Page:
This is the 6th installment in the ongoing series of blog entries my wife wrote for her personal blog a couple months back. If you missed the first couple entries you can catch up by following the link above. My wife’s account is far better than anything I could write up which is why I’m re-syndicating here. This is part 6 of her unedited recollection…

…We started working on the new facility bit by bit. Work was, perhaps, more difficult this time around because we had to work around class schedules. It was a gradual process.

One of the first classes in the ‘new’ Athletic Lab. Two of these four people are still clients and one is now a coach.

After the equipment was in place, the first task was patching the holes in the walls. After that, we started cleaning. The building was filthy. Mike’s Mom spent an entire day cleaning the windows. Our offices were set up. We tore some of the carpet out as well as the laminate flooring to make way for our rubber flooring. The reception area was given a makeover. It had a mixture of laminate wood flooring, ceramic tile and linoleum tile. It was an eclectic mess. We scraped up what we could and covered it with some remainder of the rubber flooring. The lights were fixed throughout the building.

Ruby Bost – One of our original clients

Thick layers of drywall were knocked down to open up the men’s locker room showers. Luckily, the showers were in working condition. Plumbing work was completed in both locker rooms on the sinks and toilets. The water fountains and heating ducts were fixed. The roof was patched although it still leaked during hard downpours. The breaker box was labelled and the “cardio” and “aerobics” neon lights were taken down and destroyed. The side walks were pressure washed. We bought a new sign for the outside of the building.

Taking down the “aerobics” sign that disgraced our walls

It was time to start painting. We were given a quote by a painting company of $10k to paint the interior of the building. We were going to be hosting a clinic and Mike wanted the painting finished in time for the clinic. Sometimes, we used events and competitions we were hosting as a spur to get work accomplished. We couldn’t afford the painting company. With a paint roller in hand, I painted all of Athletic Lab 2.0 including the exterior of the front of the building. It took hundreds of hours of taping, climbing on an extension ladder and painting to cover the 18′ high walls. Eric helped quite a bit with the tape job.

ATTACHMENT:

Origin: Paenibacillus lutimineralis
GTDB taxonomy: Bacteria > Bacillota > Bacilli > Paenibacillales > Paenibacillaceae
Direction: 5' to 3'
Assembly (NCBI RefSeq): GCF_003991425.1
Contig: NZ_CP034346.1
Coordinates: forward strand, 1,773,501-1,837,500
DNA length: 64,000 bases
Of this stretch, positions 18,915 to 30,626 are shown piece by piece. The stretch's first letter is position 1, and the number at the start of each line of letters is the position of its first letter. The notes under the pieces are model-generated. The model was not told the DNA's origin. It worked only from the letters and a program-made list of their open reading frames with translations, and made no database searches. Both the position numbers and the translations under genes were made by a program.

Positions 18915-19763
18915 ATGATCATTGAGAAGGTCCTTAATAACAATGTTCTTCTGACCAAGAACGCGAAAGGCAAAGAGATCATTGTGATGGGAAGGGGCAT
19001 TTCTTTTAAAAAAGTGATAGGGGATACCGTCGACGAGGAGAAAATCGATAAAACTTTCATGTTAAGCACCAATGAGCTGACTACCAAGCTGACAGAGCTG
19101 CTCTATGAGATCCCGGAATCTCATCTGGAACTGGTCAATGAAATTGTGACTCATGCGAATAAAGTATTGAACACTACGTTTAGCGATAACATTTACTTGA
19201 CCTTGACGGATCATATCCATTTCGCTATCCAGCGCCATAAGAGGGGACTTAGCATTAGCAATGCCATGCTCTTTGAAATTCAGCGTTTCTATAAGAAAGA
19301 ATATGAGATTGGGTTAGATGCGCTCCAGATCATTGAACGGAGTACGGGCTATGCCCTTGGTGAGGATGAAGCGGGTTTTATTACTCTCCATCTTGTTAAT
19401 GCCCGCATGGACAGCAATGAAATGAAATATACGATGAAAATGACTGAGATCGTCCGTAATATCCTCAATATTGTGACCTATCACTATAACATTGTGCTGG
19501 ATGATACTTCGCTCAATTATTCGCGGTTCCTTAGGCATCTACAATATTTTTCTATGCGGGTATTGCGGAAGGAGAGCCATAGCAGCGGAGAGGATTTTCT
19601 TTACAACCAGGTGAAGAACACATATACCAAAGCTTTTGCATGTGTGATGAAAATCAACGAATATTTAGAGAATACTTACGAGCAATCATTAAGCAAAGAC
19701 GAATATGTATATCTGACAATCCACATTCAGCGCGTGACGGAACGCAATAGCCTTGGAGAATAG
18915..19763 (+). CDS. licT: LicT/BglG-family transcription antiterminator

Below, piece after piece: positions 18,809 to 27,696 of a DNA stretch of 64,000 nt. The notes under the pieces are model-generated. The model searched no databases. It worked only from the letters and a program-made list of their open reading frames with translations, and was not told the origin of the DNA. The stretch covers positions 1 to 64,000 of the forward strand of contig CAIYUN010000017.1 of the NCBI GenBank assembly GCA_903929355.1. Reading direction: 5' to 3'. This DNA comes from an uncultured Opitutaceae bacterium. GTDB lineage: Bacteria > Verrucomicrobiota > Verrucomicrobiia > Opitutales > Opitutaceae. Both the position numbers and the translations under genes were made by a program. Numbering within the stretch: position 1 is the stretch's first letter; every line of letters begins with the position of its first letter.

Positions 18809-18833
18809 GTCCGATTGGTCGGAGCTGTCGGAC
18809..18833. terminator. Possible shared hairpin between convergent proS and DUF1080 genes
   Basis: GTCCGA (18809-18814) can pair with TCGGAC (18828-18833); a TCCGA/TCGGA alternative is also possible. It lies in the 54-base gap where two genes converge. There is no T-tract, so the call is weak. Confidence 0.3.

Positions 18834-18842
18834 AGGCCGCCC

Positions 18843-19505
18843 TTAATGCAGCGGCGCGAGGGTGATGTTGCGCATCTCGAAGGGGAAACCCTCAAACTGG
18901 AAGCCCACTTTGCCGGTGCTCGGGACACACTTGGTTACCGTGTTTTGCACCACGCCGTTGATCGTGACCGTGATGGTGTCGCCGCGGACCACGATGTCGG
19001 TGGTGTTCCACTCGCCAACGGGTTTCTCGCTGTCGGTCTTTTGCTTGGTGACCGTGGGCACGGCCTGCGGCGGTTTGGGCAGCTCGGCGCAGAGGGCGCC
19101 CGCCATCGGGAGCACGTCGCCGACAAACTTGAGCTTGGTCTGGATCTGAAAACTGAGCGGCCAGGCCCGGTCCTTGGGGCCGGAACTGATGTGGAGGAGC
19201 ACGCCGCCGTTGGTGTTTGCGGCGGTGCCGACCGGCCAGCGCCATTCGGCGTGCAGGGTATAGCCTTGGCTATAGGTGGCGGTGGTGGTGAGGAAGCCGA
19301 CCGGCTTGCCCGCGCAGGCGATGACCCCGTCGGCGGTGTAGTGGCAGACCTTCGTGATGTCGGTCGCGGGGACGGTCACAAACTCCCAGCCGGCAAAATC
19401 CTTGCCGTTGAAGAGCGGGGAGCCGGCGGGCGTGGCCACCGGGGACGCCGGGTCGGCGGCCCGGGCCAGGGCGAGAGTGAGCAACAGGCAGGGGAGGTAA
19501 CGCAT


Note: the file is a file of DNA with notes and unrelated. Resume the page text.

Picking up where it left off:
It took 2 months to be able to afford our new sign

One day, I was at the top of the extension ladder painting near the entrance when the bottom of the ladder slid out from under me. With a paint brush in one hand and a paint bucket in the other, I grabbed a beam and screamed for Mike to help. He ran from his office and came to my rescue. Somehow, I didn’t spill a drop of paint. I learned to always put the ladder on rubber when I was working over tile.

Record and performance boards were painted on the walls with dry erase paint. I don’t think Mike’s deadline was met, but I finally finished. I’ve chosen to stay away from painting ever since then. When touch-ups are necessary, I pawn them off on someone else. After the painting was finished, large decals were added to the walls.

While all of the work was taking place on the building, we were on a mission to build our client numbers as well. We had five months of free rent and after that, we were going to be slammed with an enormous bill for rent. We started an affiliation with CrossFit. What had been our Performance Fitness program changed names to CrossFit. We partnered with CASL (a soccer league) and our contract with the Carolina Railhawks was changed to better benefit us. We hosted several clinics, started bringing in entire teams and we sold Mike’s presentation DVDs and the books he had authored. Mike started taking on private training sessions and he traveled nearly every weekend for speaking engagements…